With bold action, Matt DeVeau, project manager of Market Street Services, feels like anything is possible for Halifax County.

This was part of the message he delivered to the dozens who came out to the community meeting Wednesday afternoon at the Southern Virginia Higher Education Center Innovation Center.

The chamber of commerce hired the Atlanta-based consulting firm to provide guidance to a steering committee of local leaders working on a growth strategy for the county.

The community meeting was part of a six-phase research and strategic planning process. Previously 1,579 community members participated in an online survey to reveal challenges, weaknesses and strengths of this county.

Interviews with local leaders and focus groups also were held, and DeVeau on Wednesday evening revealed some of the findings from the research.

“There have been some positive things in the past 15 years but also some negative trends that we want to reverse,” said DeVeau.

As part of the community assessment, input was received to analyzing demographic, economic, socioeconomic and quality of life data trends that help provide a narrative of the opportunities and challenges the community will face.

Between 2001 and 2016, rural areas accounted for only about 3 percent of the net job growth, and the percent of new businesses being formed dropped from 20 percent in the 1970s to 12 percent in the 2010s.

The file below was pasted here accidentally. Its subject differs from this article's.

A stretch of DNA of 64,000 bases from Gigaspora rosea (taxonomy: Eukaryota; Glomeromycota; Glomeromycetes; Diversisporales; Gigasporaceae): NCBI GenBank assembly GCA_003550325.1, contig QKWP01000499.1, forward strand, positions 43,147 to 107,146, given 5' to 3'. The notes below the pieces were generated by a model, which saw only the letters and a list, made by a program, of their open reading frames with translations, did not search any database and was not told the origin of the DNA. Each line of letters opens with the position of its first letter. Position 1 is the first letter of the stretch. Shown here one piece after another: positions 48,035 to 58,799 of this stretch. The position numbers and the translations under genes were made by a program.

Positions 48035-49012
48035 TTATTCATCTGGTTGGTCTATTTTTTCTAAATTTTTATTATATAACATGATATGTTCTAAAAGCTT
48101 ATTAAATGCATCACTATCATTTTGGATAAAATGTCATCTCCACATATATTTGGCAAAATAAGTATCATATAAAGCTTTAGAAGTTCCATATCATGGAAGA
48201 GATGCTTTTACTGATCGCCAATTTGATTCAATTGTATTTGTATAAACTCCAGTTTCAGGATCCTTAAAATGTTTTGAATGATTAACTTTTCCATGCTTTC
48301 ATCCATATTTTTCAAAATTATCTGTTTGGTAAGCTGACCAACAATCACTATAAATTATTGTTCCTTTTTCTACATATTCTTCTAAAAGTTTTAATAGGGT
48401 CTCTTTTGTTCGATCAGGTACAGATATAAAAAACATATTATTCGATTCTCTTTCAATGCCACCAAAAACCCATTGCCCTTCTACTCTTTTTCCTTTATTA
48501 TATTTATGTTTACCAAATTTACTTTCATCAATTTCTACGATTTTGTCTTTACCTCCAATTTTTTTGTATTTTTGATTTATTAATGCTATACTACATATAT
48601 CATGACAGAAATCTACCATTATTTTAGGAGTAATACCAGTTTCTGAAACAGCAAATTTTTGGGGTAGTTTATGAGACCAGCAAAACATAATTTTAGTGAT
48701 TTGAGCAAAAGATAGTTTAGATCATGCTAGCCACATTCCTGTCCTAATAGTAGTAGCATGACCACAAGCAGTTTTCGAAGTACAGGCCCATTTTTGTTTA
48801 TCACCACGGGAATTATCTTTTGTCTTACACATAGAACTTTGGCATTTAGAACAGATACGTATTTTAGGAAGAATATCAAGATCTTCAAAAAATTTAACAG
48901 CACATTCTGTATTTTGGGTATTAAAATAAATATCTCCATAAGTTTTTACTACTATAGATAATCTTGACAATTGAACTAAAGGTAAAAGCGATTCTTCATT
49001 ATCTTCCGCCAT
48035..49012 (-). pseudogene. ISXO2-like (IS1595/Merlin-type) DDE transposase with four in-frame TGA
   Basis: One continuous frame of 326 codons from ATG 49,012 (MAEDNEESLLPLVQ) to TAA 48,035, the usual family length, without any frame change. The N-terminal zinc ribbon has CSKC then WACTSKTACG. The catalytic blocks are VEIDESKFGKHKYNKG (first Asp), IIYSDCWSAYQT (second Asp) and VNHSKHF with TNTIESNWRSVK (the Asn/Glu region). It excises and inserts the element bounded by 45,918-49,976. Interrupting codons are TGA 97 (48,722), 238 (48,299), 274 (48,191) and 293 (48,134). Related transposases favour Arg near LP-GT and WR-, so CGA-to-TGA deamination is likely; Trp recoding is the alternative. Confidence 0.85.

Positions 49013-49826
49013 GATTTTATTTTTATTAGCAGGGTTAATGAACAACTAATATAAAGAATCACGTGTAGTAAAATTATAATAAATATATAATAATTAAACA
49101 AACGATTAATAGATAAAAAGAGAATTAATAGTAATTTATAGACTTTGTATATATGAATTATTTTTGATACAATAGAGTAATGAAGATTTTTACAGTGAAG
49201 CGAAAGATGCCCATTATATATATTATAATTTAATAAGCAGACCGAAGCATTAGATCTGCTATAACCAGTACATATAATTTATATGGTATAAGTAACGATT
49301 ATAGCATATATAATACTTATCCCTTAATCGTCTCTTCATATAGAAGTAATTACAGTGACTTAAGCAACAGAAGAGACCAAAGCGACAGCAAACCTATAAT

In 2014, “The number of rural businesses that closed exceeded the number of new rural businesses being formed. Those two stats have an impact on lots of different things, and one of those is the health and well-being of its residents,” said DeVeau.

Those trends have led to higher rates of heart disease and cancer, he explained, adding, a “changing of tide with preferences” also has occurred.

According to a 2015 study from Urban Land Institute, half of baby boomers preferred to live in rural areas, but only 32 percent of millennials, or those 18 to 36, have that same preference.

As population in rural areas has declined, he said in Halifax County, each age group declined within the past five years except those 65 and older.